Skopje, 27 February 2019 (MIA) – Members of Parliament, too, need to follow the laws they voted to adopt, State Commission for Preventing Corruption chairwoman Biljana Ivanovska told MIA in a recent interview. “This is the easiest way to get on the right track,” she pointed out.
The State Commission for Preventing Corruption has recently been investigating the hiring of 18 state officials’ relatives amid charges of nepotism.
The probe is especially important as this is the first time that the Commission’s members have been elected in a transparent, public procedure.
Is this the first test to see if you can resist outside influences in your fight against corruption and nepotism?
The Commission’s members were appointed transparently and publicly. Civil society representatives and the press interviewed the applicants, and this contributed to the election of the best possible candidates.
Nepotism is a delicate matter, so the Commission began investigating these 18 cases immediately. Our findings are due in two months, and when we announce them, the public can judge if we’d been influenced or not.
So far, there hasn’t been any pressure on us. Should any such attempts be made, however, we will respond with facts and arguments, as these are our greatest weapons.
The Commission has a higher level of authorization than ever before. For example, you now have access to state officials’ bank accounts. Will this help you do your job better?
The new level of authorization is to enable the Commission to access several institutional databases, such as those of the Agency for Real Estate Cadaster, the Public Revenue Office, and the Ministry of Interior so we can detect any irregularities, false financial disclosure reports, and conflicts of interest, for example.
But poor working conditions prevent us from setting to work right away. We have yet to acquire a space where we would install the equipment allowing us access to these databases. I expect we’ll find a suitable office soon.
Next, we need to install software for checking the validity of financial disclosure reports. This software would help us do our job faster, and we’ll be able to provide the public with more accurate information.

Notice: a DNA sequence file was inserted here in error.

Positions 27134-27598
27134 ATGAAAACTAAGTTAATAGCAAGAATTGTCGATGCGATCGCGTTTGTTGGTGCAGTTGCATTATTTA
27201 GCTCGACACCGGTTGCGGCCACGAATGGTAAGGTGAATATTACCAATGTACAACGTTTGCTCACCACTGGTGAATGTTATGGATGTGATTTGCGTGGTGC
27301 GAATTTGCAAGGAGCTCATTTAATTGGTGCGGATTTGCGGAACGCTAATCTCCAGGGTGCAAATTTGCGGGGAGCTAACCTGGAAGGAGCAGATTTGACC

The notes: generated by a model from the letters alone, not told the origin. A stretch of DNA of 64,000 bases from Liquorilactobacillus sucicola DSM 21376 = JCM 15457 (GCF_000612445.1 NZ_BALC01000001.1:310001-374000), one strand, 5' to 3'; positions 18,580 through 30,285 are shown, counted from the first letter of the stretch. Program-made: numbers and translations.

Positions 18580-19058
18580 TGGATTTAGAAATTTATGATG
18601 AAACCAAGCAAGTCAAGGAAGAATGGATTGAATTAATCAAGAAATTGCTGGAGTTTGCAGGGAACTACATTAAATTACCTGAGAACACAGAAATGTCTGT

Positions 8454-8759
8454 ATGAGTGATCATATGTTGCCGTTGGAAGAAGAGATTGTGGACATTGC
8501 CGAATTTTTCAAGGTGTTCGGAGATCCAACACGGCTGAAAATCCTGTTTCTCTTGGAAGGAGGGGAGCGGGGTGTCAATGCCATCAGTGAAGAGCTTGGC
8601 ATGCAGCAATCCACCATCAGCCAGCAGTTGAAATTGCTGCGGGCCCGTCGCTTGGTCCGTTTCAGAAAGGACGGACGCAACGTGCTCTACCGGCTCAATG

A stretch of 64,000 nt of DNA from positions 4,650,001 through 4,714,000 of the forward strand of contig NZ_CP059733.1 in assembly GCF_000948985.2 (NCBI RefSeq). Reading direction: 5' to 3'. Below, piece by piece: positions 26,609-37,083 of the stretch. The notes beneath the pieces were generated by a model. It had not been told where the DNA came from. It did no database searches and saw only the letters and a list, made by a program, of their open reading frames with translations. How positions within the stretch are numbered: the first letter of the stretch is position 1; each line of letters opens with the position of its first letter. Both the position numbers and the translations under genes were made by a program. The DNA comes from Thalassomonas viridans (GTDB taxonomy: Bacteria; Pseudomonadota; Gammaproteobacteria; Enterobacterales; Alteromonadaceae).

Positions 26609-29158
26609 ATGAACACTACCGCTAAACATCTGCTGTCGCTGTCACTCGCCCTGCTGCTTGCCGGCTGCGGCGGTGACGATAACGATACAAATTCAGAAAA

How do you plan to make up for the past two years, when the Commission was nonexistent, let alone for the eight years before when it didn’t do its job at all?
There are a lot of investigations which haven’t been completed, but we’re starting with the most sensitive ones. We’ve launched the nepotism investigations, and we’ll work on the presidential elections in parallel.
We’ll deal with the most current issues first. However, it’s our duty to consider all submissions to the Commission.
How prepared is the Commission to monitor the financial aspects of upcoming election campaigns?
The new law gives us the authority to monitor how the campaigns are financed. We are currently developing a memorandum of cooperation with the State Election Commission and the State Audit Office and discussing our authorities.
We’ll watch for any possible abuse of financial and human resources, and see if the parties use campaign accounts or other sources to cover election expenses.
We’ll try our best to do our jobs as efficiently as possible. I’d like to also call on the public, the media and the NGOs to report any abuse of state resources.
Does the Commission also need to hire more people?
Of course. Right now, we’re getting to know all sectors of the Commission and the staff at our disposal. It’s obvious that 20 employees cannot cope with the entire workload and we’ll have to bring in reinforcements soon.
How can a citizen report any violation or get information about the Commission’s ongoing investigations?
Anyone can submit a report; our informers are protected by the law. People can also file anonymous reports. We care about the information we receive, and not about who gave it to us. For example, we launched the nepotism investigations following media reports.
Is it difficult being chairwoman of the Commission?
The job itself is not difficult, but we struggle with improving transparency, as often don’t have the time to respond to all media requests.
These issues are delicate and concern the public, so everyone wants more information, but we’re sometimes pressed for time.
Photos by Darko Popov
Tr. by Monika Mihajlovska